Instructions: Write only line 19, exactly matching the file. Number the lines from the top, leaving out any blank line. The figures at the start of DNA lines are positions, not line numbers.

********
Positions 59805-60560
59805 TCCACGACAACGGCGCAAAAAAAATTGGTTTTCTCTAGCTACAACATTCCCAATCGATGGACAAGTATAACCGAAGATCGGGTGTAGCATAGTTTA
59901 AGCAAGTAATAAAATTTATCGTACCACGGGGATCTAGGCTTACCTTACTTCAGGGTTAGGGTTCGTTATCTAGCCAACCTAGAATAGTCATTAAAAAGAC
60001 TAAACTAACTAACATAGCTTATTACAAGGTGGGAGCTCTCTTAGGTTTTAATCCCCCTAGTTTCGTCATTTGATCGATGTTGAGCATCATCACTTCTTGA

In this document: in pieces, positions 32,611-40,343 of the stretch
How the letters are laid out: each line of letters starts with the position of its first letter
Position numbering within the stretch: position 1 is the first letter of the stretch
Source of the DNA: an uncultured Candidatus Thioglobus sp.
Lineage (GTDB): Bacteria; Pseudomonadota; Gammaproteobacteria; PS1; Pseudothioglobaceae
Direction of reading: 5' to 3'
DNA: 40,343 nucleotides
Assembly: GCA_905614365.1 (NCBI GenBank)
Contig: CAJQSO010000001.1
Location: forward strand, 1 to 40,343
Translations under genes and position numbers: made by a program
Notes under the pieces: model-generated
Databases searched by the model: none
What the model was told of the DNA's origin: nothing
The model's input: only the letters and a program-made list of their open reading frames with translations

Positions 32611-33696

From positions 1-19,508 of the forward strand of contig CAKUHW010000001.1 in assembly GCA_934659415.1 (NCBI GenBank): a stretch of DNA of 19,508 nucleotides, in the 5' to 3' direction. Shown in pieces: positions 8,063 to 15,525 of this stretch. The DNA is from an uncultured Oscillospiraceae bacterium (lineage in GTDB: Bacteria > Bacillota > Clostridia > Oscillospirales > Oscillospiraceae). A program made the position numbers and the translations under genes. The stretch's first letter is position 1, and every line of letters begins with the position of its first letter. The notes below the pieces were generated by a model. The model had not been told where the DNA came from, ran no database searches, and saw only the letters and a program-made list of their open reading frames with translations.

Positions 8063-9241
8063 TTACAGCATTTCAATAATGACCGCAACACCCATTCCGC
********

The model's input: only the letters and a program-made list of their open reading frames with translations